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Association between body mass index and acute traumatic workplace injury in hourly manufacturing employees.

Authors
Pollack-KM; Sorock-GS; Slade-MD; Cantley-L; Sircar-K; Taiwo-O; Cullen-MR
Source
Am J Epidemiol 2007 Jul; 166(2):204-211
NIOSHTIC No.
20032464
Abstract
In this study, the authors examined the distribution and odds of occupational injury among hourly employees of a US aluminum manufacturing company by body mass index (weight (kg)/height (m)(2)). In 2002, height and weight data on 7,690 workers at eight plants were extracted from medical records from annual physicals, and body mass index was categorized. Information on traumatic injuries recorded between January 1, 2002, and December 31, 2004, was obtained from a company injury surveillance system. Twenty-nine percent of the employees (n = 2,221) sustained at least one injury. Approximately 85 percent of injured workers were classified as overweight or obese. The odds of injury in the highest obesity group as compared with the ideal body mass index group were 2.21 (95% confidence interval: 1.34, 3.53), after adjustment for sex, age, education, smoking, physical demands of the job, plant process and location, time since hire, time in the job, and significant interaction terms. Injuries to the leg or knee were especially prevalent among members of this very obese group. Research findings support an association between body mass index and traumatic workplace injuries among manufacturing employees. Workplace safety personnel might consider adding policies or programs that address weight reduction and maintenance as part of ongoing comprehensive workplace safety strategies.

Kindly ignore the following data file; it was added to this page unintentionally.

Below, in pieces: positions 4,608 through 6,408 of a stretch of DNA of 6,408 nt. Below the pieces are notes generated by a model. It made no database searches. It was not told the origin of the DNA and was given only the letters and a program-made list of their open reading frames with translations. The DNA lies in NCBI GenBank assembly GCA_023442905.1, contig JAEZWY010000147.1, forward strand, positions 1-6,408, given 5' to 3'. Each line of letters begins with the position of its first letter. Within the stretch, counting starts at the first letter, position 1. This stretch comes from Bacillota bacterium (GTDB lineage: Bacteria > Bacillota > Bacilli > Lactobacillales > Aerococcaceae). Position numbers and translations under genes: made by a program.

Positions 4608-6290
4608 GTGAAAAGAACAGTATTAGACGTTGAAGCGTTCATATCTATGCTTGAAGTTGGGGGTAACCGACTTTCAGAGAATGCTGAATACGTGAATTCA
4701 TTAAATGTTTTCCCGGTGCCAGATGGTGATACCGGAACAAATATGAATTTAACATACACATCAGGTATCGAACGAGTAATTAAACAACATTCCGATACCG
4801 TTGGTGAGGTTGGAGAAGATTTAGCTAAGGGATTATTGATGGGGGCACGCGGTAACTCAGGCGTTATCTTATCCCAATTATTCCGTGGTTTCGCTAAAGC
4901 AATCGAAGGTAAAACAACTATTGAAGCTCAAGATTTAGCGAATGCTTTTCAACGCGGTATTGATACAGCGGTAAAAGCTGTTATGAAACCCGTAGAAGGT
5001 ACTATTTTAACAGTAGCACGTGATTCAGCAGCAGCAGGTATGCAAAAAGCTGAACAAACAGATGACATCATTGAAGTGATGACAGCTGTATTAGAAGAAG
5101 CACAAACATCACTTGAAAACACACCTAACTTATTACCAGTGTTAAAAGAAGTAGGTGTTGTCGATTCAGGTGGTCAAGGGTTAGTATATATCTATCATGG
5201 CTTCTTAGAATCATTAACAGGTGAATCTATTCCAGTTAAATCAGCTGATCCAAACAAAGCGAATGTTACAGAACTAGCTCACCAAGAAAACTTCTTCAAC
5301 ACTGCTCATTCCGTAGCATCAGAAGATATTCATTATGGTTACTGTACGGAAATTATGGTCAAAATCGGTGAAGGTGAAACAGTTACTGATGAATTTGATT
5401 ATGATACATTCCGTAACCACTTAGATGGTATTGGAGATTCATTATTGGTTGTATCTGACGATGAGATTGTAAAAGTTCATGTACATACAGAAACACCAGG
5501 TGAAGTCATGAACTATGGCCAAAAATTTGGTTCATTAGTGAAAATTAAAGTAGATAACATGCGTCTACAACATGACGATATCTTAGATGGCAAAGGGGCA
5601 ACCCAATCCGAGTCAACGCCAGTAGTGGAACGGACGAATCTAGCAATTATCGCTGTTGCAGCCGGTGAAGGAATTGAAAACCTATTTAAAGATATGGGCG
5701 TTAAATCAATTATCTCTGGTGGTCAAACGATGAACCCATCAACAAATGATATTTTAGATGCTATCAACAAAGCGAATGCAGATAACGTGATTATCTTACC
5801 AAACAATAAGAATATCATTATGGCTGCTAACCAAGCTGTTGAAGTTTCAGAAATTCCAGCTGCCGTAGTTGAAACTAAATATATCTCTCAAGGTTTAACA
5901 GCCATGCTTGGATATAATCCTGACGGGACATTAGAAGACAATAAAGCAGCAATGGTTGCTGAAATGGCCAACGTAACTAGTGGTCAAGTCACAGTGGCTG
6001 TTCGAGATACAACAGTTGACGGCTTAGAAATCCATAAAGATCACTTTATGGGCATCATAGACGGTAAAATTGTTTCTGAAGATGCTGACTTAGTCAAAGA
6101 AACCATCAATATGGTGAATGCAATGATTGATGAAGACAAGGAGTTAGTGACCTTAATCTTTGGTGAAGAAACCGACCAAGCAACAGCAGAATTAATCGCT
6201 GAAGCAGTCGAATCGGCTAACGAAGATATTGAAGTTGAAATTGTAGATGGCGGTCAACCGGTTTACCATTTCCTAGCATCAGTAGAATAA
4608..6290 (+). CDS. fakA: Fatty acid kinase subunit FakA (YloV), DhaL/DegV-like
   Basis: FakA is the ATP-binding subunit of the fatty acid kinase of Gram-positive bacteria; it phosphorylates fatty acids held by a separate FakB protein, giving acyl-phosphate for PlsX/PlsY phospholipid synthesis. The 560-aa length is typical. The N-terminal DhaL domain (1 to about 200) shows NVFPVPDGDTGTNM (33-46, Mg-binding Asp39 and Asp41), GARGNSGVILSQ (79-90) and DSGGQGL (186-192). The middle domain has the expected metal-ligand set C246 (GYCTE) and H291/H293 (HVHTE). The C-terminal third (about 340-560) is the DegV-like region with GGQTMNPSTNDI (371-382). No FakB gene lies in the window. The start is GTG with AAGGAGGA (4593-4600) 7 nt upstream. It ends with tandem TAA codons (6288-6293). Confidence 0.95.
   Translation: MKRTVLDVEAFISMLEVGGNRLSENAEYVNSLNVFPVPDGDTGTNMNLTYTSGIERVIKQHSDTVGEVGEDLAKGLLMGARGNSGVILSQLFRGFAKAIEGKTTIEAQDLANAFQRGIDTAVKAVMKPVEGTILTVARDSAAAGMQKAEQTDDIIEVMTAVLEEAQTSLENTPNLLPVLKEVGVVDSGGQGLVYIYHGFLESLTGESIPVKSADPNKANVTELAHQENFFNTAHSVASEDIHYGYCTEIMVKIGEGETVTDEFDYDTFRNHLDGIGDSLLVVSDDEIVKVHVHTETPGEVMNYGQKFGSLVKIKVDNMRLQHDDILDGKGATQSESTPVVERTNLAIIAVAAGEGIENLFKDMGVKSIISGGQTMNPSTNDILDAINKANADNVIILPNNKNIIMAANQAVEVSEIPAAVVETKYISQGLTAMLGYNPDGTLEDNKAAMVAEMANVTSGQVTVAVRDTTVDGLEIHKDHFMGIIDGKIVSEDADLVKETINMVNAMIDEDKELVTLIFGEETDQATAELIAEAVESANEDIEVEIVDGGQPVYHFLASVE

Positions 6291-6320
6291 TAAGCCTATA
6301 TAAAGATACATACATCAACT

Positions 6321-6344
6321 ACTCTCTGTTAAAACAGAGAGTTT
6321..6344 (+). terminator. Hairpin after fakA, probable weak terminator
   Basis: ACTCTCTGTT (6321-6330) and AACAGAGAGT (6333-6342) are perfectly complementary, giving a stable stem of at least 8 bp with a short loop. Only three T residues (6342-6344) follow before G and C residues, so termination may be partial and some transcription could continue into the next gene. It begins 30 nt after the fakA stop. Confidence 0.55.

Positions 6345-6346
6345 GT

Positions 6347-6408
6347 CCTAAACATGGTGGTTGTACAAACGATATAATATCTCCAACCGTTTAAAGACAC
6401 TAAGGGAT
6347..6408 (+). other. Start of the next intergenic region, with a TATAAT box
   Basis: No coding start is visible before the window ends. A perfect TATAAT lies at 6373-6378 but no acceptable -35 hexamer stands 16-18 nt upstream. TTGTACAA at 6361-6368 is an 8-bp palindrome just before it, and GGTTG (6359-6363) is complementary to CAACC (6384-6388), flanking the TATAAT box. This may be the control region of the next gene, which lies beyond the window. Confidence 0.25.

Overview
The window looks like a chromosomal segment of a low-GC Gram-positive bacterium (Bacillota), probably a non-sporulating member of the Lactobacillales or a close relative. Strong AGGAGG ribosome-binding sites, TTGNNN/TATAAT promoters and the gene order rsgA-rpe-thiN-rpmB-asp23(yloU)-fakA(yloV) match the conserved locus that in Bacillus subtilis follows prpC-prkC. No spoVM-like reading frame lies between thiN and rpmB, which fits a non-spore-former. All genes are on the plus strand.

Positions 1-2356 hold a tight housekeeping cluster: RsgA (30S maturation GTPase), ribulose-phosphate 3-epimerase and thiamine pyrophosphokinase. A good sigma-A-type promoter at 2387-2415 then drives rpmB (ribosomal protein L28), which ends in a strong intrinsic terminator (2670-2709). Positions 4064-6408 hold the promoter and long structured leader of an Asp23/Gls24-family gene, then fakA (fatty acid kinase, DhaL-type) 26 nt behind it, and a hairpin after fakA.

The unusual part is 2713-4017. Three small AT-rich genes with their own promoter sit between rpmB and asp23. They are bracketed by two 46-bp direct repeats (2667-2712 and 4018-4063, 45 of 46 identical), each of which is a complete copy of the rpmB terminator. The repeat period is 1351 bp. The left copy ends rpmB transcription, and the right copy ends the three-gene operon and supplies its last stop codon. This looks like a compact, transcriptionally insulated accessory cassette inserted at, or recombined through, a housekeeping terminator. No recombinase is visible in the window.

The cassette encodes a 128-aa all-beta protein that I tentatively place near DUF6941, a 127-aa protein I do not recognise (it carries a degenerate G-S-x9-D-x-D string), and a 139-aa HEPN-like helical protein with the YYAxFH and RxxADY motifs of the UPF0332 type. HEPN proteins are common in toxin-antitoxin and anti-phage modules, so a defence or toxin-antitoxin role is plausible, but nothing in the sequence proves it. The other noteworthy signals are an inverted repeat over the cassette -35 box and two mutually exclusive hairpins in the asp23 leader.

Keywords
Musculoskeletal-system-disorders; Worker-health; Injuries; Age-factors; Risk-factors; Sex-factors; Demographic-characteristics; Work-environment; Weight-factors; Work-analysis; Work-performance; Health-hazards; Health-surveys; Occupational-accidents; Injuries; Smoking; Statistical-analysis; Traumatic-injuries; Safety-research; Safety-measures; Workplace-studies; Surveillance-programs
Contact
Dr. Keshia M. Pollack, Department of Health Policy and Management, Center for Injury Research and Policy, Johns Hopkins Bloomberg School of Public Health, 624 North Broadway, Room 557, Baltimore, MD 21202
CODEN
AJEPAS
Publication Date
200707115
Document Type
Journal Article
Email Address
kpollack@jhsph.edu
Funding Amount
734840
Funding Type
Grant
Fiscal Year
2007
NTIS Accession No.
NTIS Price
Identifying No.
Grant-Number-R01-OH-004040; Grant-Number-T42-OH-008428
Issue of Publication
2
ISSN
0002-9262
Priority Area
Work Environment and Workforce: Special Populations
Source Name
American Journal of Epidemiology
State
CT; MD
Performing Organization
Yale University School of Medicine, New Haven, Connecticut
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